$\frac{{\partial }^{2}f}{\partial x\partial y}=\underset{\Delta y\to 0}{\mathrm{lim}}\frac{\frac{\partial f}{\partial x}\left(x,y+\Delta y\right)-\frac{\partial f}{\partial x}\left(x,y\right)}{\Delta y}=\frac{{\partial }^{2}f}{\partial y\partial x}$ (3.1.3.5)

It can be proven that if both

 $\frac{{\partial }^{2}f}{\partial x\partial y}\text{ }\text{and}\text{ }\frac{{\partial }^{2}f}{\partial y\partial x}$ (3.1.3.6)

are continuous, then the order of differentiation is immaterial. The same rule applies for any derivatives with respect to any number of mixed variables. As an example for the derivatives of the third order:

 $\frac{{\partial }^{3}f}{\partial {x}^{2}\partial y}=\frac{{\partial }^{3}f}{\partial x\partial y\partial x}=\frac{{\partial }^{2}f}{\partial y\partial {x}^{2}}$ (3.1.3.7)

This rule reduces drastically the number of derivatives, e.g. in the case of two variables, the number of derivatives of order k is (k+1) instead of 2k.

The example of a function of three variables (3.1.2.3) was used for obtaining the first derivatives. It is reproduced here:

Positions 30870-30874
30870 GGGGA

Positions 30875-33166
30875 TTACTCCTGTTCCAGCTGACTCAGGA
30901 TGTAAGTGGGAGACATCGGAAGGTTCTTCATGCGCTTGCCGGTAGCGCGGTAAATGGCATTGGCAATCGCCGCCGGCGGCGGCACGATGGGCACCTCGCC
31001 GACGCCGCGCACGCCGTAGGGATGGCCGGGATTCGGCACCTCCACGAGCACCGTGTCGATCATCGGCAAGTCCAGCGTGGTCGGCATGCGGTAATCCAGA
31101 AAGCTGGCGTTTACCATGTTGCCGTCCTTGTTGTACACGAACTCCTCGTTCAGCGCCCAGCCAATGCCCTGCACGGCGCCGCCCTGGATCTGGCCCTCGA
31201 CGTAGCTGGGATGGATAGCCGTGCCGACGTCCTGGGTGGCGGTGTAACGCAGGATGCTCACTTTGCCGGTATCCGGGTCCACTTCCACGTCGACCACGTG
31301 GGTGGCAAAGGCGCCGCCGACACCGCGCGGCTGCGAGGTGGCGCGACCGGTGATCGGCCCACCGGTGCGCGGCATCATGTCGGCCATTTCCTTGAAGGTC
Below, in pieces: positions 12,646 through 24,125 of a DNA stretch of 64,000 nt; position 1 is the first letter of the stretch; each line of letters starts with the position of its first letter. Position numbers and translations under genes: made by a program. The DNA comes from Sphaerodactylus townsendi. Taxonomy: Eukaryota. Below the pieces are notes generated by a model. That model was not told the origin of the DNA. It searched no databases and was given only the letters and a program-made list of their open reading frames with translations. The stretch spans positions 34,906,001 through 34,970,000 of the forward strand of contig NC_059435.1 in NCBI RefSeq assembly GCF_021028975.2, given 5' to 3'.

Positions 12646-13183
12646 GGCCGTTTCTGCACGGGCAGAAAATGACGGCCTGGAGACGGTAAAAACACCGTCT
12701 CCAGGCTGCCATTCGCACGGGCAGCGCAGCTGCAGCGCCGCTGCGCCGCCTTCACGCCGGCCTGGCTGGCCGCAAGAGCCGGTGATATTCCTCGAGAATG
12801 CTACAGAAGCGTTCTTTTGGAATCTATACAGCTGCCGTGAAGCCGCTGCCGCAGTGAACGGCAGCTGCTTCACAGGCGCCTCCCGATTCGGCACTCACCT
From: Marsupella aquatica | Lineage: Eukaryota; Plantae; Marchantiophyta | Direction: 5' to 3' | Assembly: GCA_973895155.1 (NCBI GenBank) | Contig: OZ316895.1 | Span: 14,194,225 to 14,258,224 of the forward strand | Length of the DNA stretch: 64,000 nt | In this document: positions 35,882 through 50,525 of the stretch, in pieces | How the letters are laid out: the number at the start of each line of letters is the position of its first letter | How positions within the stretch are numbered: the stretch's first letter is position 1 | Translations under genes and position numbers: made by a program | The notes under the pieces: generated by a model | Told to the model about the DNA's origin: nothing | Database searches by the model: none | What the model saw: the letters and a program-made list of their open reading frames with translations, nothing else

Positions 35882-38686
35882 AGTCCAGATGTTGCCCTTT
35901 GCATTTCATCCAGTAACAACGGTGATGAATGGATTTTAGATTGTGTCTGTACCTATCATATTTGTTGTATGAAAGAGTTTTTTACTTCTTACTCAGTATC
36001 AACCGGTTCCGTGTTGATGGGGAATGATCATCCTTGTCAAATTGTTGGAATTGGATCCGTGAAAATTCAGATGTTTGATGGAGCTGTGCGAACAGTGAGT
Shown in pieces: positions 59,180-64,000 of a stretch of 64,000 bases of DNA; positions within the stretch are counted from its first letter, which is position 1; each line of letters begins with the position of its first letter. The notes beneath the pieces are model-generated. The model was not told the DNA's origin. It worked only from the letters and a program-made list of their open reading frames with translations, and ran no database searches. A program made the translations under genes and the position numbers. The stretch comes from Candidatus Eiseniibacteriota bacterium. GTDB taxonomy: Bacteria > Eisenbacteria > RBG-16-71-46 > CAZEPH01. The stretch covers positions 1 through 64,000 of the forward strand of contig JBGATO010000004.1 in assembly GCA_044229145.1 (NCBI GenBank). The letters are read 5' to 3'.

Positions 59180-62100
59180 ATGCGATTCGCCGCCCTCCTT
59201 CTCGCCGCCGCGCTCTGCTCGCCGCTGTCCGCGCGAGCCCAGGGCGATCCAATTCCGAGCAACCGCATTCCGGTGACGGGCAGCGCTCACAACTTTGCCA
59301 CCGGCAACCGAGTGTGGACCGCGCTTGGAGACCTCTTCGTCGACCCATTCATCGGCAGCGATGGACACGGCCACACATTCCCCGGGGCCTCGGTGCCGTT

$\begin{array}{l}\left\{\begin{array}{l}\text{for}\text{ }f\left(x,y,z\right)=\mathrm{ln}y\text{\hspace{0.17em}}\mathrm{exp}x+az\left(y+b\right)\\ \text{with}\text{ }a,b=\text{constants}\end{array}\\ \frac{\partial f}{\partial x}=\mathrm{ln}y\text{\hspace{0.17em}}\mathrm{exp}x\\ \frac{\partial f}{\partial y}=\frac{\mathrm{exp}x}{y}+az\\ \frac{\partial f}{\partial z}=a\left(y+b\right)\end{array}\right\}$ (3.1.3.8)

and will be used for obtaining the derivatives of the second order:

 $\begin{array}{l}\frac{{\partial }^{2}f}{\partial {x}^{2}}=\mathrm{ln}y\text{​}\mathrm{exp}x\\ \frac{{\partial }^{2}f}{\partial y\partial x}=\frac{\mathrm{exp}x}{y}=\frac{{\partial }^{2}f}{\partial x\partial y}\\ \frac{{\partial }^{2}f}{\partial z\partial x}=0=\frac{{\partial }^{2}f}{\partial x\partial z}\\ \frac{{\partial }^{2}f}{\partial {y}^{2}}=-\frac{\mathrm{exp}x}{{y}^{2}}\\ \frac{{\partial }^{2}f}{\partial z\partial y}=a=\frac{{\partial }^{2}f}{\partial y\partial z}\\ \frac{{\partial }^{2}f}{\partial {z}^{2}}=0\end{array}\right\}$ (3.1.3.9)

The results of the calculations are, as expected, in agreement with the rule of the order of differentiation.

The main law of thermodinamics (3.1.2.12/14) will be used as a physical example. As a reminder, from the definition of the total differential, we obtained:

 $\begin{array}{l}T\text{\hspace{0.28em}}\left(\text{temperature}\right)={\left(\frac{\partial U}{\partial S}\right)}_{V}\\ p\text{\hspace{0.28em}}\left(\text{pressure}\right)=-{\left(\frac{\partial U}{\partial V}\right)}_{S}\end{array}\right\}$ (3.1.3.10)

Since the order of differentiation of the function U(S,V) is immaterial, we obtain from (3.1.3.10):